|Discovered by||Palomar–Leiden survey
C. J. van Houten, I. van Houten-Groeneveld
|Discovery site||Palomar Obs.|
|MPC designation||6344 P-L|
|Apollo, NEO, PHA|
|Orbital characteristics |
|Epoch 27 June 2015 (JD 2457200.5)|
|Uncertainty parameter 0|
|Observation arc||47.36 yr (17,298 days)|
|4.69 yr (1714.4 days)|
|Earth MOID||0.0284 AU|
6344 P–L is a small Solar System body that was discovered in the year 1960 by asteroid searchers Tom Gehrels, Ingrid van Houten-Groeneveld, and Cornelis Johannes van Houten. Last seen in 1960, it was lost, but rediscovered in 2007 as 2007 RR9. In other words, it was a lost asteroid from 1960 until it was recovered and recognized as the same object by Peter Jenniskens in 2007.
The designation P–L stands for Palomar–Leiden, named after Palomar Observatory and Leiden Observatory, which collaborated on the fruitful Palomar–Leiden survey in the 1960s. Gehrels used Palomar's 48-inch Samuel Oschin telescope and shipped the photographic plates to Cornelis Johannes van Houten and Ingrid van Houten-Groeneveld at Leiden Observatory. The trio are credited with several thousand asteroid discoveries.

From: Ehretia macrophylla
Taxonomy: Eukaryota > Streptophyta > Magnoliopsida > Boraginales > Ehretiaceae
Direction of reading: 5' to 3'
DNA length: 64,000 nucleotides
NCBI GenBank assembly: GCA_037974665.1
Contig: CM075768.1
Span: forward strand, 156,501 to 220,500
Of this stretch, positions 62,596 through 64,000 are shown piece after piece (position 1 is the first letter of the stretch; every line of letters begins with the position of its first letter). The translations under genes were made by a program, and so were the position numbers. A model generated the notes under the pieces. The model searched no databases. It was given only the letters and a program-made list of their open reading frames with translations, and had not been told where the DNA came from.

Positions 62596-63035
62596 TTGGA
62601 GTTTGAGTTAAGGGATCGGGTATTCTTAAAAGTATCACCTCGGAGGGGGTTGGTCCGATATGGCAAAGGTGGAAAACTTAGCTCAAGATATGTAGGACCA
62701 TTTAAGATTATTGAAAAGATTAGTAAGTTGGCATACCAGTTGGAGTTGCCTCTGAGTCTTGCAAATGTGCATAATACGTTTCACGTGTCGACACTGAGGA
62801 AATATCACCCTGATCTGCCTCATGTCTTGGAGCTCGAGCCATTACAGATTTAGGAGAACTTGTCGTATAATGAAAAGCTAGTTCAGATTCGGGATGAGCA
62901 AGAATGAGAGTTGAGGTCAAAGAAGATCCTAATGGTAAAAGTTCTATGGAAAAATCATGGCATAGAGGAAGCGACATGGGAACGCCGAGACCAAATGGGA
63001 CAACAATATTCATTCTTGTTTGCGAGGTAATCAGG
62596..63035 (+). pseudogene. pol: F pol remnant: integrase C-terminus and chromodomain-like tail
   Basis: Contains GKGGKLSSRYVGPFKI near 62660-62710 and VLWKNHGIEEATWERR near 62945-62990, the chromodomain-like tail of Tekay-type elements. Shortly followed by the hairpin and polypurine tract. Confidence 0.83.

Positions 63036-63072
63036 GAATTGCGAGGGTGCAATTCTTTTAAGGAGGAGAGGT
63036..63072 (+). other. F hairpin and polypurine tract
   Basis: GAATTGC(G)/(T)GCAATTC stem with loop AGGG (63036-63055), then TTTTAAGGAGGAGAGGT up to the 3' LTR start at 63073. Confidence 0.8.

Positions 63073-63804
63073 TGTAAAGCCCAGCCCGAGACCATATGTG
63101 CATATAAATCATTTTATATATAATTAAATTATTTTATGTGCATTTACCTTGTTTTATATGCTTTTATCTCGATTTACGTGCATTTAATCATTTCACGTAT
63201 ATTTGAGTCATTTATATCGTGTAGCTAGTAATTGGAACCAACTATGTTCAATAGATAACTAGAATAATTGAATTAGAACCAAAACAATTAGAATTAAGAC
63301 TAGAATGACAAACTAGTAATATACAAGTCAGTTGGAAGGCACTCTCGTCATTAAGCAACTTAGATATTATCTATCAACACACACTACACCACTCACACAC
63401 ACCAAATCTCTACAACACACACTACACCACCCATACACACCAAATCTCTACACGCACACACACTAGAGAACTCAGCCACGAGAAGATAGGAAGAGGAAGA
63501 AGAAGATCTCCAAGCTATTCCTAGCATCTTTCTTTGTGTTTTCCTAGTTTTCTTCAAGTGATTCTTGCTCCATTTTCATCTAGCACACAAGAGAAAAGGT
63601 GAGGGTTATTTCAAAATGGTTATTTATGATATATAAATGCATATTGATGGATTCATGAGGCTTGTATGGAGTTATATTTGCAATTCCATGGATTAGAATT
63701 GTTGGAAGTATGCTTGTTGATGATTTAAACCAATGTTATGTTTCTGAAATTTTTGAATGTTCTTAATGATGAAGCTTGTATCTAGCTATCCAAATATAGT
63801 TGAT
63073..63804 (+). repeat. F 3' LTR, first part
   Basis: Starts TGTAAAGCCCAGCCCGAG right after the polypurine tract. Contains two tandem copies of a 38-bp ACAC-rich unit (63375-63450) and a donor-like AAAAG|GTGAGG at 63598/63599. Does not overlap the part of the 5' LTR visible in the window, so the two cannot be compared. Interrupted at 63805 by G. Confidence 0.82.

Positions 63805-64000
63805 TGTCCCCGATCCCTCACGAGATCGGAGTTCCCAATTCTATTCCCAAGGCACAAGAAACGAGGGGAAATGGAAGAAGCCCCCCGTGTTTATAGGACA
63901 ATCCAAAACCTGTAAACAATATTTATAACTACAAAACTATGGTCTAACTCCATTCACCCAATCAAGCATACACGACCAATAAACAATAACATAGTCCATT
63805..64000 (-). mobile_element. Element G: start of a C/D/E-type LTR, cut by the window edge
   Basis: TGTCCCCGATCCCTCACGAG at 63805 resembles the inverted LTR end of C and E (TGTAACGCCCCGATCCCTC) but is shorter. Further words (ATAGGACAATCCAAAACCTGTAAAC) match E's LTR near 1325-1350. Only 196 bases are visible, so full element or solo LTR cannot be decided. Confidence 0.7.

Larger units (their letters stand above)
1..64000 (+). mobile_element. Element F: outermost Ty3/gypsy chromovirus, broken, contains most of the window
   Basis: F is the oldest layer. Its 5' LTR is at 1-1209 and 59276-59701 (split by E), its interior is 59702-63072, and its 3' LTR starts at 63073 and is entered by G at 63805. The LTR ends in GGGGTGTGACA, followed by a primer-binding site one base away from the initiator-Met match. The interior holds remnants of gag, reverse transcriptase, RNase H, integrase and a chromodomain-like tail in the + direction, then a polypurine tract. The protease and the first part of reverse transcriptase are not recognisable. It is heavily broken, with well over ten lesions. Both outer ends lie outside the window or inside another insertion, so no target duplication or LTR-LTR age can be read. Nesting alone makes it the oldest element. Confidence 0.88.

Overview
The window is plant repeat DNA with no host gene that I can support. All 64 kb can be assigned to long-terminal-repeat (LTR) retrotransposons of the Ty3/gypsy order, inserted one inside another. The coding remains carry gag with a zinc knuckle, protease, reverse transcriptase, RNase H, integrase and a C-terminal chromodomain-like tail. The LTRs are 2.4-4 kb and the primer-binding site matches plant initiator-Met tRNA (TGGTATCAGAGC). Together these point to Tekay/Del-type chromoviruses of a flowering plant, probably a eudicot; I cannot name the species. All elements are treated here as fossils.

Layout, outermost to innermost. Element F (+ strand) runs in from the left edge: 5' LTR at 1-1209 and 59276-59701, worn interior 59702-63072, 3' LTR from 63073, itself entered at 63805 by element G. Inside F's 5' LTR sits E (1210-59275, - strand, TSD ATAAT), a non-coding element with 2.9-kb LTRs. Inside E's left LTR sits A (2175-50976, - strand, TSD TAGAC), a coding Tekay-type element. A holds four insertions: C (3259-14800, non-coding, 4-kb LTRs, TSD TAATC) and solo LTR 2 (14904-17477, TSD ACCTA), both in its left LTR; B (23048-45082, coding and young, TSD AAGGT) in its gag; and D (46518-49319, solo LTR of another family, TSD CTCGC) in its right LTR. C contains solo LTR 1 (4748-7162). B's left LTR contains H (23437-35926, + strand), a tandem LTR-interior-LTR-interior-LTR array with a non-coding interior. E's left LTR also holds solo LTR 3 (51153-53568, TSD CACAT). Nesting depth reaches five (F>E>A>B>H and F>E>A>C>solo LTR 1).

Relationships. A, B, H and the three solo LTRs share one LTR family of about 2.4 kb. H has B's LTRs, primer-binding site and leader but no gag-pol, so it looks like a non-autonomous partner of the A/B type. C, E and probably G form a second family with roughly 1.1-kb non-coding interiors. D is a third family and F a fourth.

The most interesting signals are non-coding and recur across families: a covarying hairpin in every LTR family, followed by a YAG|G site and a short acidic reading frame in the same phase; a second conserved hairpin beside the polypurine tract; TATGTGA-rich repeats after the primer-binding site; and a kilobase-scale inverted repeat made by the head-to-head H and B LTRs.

It is either an asteroid or dormant comet nucleus, and it has a 4.7-year orbit around the Sun. The orbit goes out as far as Jupiter's but then back in, passing as close as 0.07 AU to the Earth, making it a collision risk.
6344 P–L classifies as a potentially hazardous object (PHO) with an minimum orbit intersection distance (MOID) of 0.028 AU and an estimated diameter of about 200–500 meters (based on an absolute magnitude of 20.4). It is probably a dormant comet, although it was not outgassing at the time of its recovery.
- "JPL Small-Body Database Browser: (6344 P-L)" (2008-02-03 last obs.). Jet Propulsion Laboratory. Retrieved October 2015.
- Long-lost 'Potentially Hazardous Asteroid' re-located (Asian News International)
- Long-Lost, Dangerous Asteroid Is Found Again – ScienceDaily (Oct. 15, 2007)
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